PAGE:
We also noted that for an organisation to be sustainable, the primary focus should be on creating value for customers, with the value creation for employees and investors being subordinated to the customer-centric goal. The intrinsic systemic link between the three domains of value creation, customer, employees and investors is such that value creation for one of the stakeholders at the expense of others is not sustainable.
In our discussion, we noted that an organisation should ideally commence its cycle of value creation analysis at the customer value creation point; focusing on trying to understand what it is that will be a competitive advantage in its offering to the customer as opposed to competitors. Creating a competitive advantage, as we noted, entails pushing up innovation capacity, both product and process innovation.
In this instalment, we will discuss a number of typical organisational systemic issues that stifle innovation. The monsters against innovation, among others, include traditional management practices, company rules and the reward and punishment regimes.
The management practice of ranks and hierarchy is one of the impediments to innovation. It is accepted practice that the people who are promoted to high-ranking positions in organisations are selected on the basis of qualifications and experience. However, the level of experience and qualifications does not always have a direct correlation with an individual’s creativity and innovation capacity.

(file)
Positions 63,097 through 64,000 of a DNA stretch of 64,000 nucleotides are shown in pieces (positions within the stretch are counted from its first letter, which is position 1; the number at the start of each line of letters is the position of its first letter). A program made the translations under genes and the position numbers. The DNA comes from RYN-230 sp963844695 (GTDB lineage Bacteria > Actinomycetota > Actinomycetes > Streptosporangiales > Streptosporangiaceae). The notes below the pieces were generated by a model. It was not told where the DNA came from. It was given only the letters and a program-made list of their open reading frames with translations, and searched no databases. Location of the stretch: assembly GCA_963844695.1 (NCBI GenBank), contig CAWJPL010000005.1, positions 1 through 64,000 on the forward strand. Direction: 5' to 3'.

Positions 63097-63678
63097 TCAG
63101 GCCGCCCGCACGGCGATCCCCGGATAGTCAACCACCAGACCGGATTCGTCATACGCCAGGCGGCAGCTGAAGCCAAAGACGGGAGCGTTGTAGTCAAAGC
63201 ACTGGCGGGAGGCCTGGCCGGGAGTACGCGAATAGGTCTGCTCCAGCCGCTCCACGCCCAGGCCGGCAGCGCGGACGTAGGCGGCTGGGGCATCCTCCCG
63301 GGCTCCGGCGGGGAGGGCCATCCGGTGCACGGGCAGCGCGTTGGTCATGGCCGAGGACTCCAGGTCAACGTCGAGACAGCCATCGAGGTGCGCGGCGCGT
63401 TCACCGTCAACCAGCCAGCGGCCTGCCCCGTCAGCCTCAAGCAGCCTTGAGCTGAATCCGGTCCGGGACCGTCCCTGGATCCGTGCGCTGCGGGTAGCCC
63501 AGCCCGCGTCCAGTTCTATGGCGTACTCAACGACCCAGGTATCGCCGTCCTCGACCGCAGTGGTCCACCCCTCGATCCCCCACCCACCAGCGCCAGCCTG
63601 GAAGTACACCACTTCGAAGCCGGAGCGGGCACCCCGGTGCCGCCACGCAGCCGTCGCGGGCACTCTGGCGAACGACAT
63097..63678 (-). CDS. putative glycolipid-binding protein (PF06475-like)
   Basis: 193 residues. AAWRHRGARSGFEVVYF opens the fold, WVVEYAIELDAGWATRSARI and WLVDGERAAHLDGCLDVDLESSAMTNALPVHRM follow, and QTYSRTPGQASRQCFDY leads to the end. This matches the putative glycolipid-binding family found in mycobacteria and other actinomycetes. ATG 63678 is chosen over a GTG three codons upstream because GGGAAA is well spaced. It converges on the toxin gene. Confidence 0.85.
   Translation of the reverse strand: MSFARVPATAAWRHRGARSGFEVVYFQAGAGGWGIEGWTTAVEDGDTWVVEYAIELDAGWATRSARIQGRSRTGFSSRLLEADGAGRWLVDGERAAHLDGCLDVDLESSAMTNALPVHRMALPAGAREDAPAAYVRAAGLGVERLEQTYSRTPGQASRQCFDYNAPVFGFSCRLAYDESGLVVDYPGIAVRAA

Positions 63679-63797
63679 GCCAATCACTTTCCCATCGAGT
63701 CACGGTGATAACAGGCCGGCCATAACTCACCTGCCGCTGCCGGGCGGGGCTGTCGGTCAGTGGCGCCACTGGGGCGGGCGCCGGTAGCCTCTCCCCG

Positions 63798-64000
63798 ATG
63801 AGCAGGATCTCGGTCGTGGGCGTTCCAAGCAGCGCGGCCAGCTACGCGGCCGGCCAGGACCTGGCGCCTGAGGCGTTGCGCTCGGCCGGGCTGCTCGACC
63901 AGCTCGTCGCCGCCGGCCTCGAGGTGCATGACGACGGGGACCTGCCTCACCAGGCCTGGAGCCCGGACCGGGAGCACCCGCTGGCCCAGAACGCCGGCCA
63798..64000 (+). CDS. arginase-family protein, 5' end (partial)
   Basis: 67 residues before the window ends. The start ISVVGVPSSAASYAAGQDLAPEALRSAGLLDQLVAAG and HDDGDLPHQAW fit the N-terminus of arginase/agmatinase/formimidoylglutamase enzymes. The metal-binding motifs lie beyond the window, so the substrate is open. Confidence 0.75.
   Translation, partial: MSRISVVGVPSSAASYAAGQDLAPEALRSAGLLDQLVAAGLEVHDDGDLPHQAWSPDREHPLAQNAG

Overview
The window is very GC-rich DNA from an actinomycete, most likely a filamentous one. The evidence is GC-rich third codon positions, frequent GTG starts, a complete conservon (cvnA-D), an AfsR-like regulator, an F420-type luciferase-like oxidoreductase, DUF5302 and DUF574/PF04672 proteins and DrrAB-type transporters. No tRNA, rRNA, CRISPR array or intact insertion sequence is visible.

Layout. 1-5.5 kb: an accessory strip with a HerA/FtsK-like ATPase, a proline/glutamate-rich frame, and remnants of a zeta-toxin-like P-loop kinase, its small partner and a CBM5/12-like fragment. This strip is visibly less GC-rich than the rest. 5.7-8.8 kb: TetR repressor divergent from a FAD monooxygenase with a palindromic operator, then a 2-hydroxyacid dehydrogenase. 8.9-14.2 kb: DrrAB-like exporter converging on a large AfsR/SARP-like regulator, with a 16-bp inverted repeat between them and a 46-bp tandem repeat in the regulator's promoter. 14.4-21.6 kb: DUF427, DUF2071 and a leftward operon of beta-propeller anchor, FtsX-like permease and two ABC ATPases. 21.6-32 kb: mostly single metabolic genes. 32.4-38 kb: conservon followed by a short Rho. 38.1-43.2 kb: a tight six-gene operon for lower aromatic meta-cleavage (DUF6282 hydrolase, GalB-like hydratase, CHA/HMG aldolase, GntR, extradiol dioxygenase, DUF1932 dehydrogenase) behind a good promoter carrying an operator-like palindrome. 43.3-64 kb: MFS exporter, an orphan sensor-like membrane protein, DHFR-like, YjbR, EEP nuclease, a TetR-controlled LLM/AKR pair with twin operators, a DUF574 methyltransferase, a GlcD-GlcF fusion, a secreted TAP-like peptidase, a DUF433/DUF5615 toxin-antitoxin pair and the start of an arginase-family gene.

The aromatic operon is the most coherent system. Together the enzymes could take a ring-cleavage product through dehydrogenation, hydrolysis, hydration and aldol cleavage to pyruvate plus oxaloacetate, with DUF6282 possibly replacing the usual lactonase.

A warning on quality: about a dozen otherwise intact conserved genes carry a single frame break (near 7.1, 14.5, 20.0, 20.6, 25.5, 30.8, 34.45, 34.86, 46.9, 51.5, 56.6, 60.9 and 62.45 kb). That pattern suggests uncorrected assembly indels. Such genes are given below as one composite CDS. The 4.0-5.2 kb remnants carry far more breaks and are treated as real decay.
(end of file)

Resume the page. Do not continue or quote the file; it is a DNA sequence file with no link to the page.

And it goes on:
Experience without education has been known to produce innovation, hence the need for recognition of prior learning as an acceptable measure of capability in place of formal education. The unsung hero, Hamilton Naki, was a black South African laboratory assistant who worked with Professor Chris Barnard to perform the first human heart transplant at Groote Schuur Hospital in Cape Town on December 3 1967, under the auspices of the University of Cape Town.
This was during the pinnacle of Apartheid in South Africa, and there was no reason for the then government to believe that an uneducated black assistant was anything more than a labourer. Yet Naki played a major role in training more than 3 000 junior doctors under Professor Barnard. Was it under Barnard indeed or was the training offered equally by both men? In an interview shortly before his death in 2001, Barnard said Naki was “one of the greatest researchers of all time in the field of heart transplants.” He added that Naki “was a better craftsman than me (Barnard), especially when it came to stitching.”
What sort of corporate Apartheid is there in organisations today? From my perspective, it is the systemic separation of human beings into classes due to the levels of education and experience. The upper classes become the managers who attempt to run the company with varied success levels. The lower classes make tea and clean for the upper classes.
There is seemingly little time when these different classes of people are valued equally, or fairly fully assessed for their creativity and innovation capacity. One may want to argue that there are psychological assessments that are carried out when people are hired. Would you assume that Naki would have passed psychological assessments better than the junior doctors that he trained? The young school leavers with straight “A’s” on their certificates would probably have passed better than him.
Business strategies incorporate the ideas influenced by the education and experience of top managers; that may seem fair game because the lower classes may not have the capabilities to write business plans in the official business language.